By Wayne Cole
NEW YORK (Reuters) - The euro was deep under water on Friday having suffered its steepest daily fall in three years after the European Central Bank stunned markets by cutting interest rates and embarking on a trillion-euro asset-buying binge.
The aggressive shift sent short-term bond yields into negative territory in Germany, France, the Netherlands and Austria, giving investors an overwhelming incentive to sell euros for higher yielding assets elsewhere.
That stood in stark contrast to the United States where upbeat data only reinforced the case for the Federal Reserve to wind down its stimulus, driving the dollar higher and sideswiping oil and gold in the process.
Stock prices in Europe climbed to new records in response, though Wall Street succumbed to a bout of jitters ahead of the U.S. payrolls report due later on Friday.
The Dow fell 0.05 percent, the S&P 500 0.15 percent and the Nasdaq 0.22 percent.
In Asia, Tokyo's Topix added 0.44 percent to be within a whisker of its January peak. A break there would take it to levels last seen in July 2008.
MSCI's broadest index of Asia-Pacific shares outside Japan was off 0.2 percent having already reached its highest since early 2008.
The euro was licking its wounds at $1.2937, after hitting a 14-month low of $1.2920 overnight and seemed destined to test the July 2013 trough of $1.2898.
It hit a one-month low on the yen at 135.97 and a 15-month trough on the Australian dollar at A$1.3798.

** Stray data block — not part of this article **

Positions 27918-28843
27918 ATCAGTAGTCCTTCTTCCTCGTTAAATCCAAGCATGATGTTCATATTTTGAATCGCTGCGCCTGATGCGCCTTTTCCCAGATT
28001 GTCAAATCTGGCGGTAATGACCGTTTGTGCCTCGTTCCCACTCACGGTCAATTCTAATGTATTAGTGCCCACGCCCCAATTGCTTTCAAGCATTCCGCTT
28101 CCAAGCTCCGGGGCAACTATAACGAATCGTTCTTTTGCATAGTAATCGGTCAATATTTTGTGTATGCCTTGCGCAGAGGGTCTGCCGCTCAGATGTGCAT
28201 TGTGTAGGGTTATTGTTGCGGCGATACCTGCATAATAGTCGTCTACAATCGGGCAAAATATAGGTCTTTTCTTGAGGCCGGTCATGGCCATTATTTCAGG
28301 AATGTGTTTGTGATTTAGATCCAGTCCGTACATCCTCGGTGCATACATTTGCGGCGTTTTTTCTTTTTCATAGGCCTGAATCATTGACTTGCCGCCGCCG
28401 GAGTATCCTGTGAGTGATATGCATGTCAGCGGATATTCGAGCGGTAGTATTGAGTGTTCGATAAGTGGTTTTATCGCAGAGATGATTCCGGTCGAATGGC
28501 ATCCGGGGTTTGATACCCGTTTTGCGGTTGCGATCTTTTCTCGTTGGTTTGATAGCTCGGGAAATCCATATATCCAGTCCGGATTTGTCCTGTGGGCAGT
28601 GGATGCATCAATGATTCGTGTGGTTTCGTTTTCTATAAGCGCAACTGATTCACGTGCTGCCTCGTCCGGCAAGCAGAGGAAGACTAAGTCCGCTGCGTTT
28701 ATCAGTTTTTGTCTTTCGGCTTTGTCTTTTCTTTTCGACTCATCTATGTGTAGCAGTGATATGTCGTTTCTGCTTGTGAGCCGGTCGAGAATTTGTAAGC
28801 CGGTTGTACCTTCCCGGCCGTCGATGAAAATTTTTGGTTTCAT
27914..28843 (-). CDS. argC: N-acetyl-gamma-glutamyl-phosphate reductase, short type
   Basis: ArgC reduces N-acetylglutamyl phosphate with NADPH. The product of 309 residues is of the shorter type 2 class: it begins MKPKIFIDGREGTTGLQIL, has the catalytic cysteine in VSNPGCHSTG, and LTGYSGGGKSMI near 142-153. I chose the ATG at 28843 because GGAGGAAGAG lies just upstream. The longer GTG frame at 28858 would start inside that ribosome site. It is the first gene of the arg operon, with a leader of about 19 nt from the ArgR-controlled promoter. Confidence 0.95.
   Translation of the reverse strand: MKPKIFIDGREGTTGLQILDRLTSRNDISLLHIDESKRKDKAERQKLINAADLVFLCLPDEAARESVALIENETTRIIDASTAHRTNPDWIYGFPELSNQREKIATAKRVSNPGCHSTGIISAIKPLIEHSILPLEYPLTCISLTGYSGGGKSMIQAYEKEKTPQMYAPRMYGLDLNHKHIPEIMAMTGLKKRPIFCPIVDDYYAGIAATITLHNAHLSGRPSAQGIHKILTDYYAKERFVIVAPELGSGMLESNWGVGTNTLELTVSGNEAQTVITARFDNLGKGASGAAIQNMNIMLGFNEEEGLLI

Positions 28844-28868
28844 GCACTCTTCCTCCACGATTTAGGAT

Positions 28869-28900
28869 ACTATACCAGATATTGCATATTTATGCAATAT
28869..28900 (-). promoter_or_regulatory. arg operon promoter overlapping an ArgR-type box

The collapse came after ECB President Mario Draghi announced a range of rate cuts and a new plan to push money into the flagging euro zone economy.
In a news conference, Draghi said the aim was to expand the bank's balance sheet back to the heights reached in early 2012, which equates to a rise of around 50 percent or 1 trillion euros in new assets.
"The Governing Council will be pumping money into the economy while simultaneously penalizing European banks that do not spend it," Valentin Marinov, an analyst at CitiFX.
"To the extent that at least some part of that money will head abroad, the turbo-charged easy money will likely invigorate euro-funded carry trades," said Marinov.
The already hugely popular carry trade is where investors borrow at low rates in say euros or yen, to buy higher yielding assets in other countries. The latter include Australia, Canada, New Zealand and a whole range of emerging market nations.
"We believe also that the longer-term impact of the measures would be to help unclog the lending channel of the Eurozone and stimulate domestic demand," added Marinov.
Spanish, French and Portuguese stocks all gained over a full percentage point, while Germany's DAX rose 1 percent. The FTSEurofirst 300 index of top European shares reached ground last visited in early 2008.
Shorter-dated euro zone debt rallied hard, pushing the yield gap between U.S. and German two-year debt out to 60 basis points, the fattest premium since May 2007.
Across the Atlantic, data provided fresh evidence that the U.S. economy is on track for sturdy growth in the third quarter. Companies hired workers at a steady clip in August and services sector activity accelerated to 6-1/2-year high.
That lifted yields on 10-year Treasuries US10YT=RR 4 basis points to 2.453 percent, further supporting the dollar.
Investors are now keenly waiting for the latest read on the U.S. labour market due later Friday. Analysts expect the pace of job creation to have picked up slightly in August, with a rise of 225,000 nonfarm payrolls.
With the U.S. dollar flying, commodities had to cheapen to stay attractive and gold struck a three-month low at $1,256.90 an ounce.
Brent crude oil was pinned at $101.84 a barrel, after shedding more than a dollar overnight, while U.S. crude CLc1 was stuck at $94.54.
(Reporting by Michael Connor in New York; Editing by Leslie Adler, Dan Grebler and Chizu Nomiyama)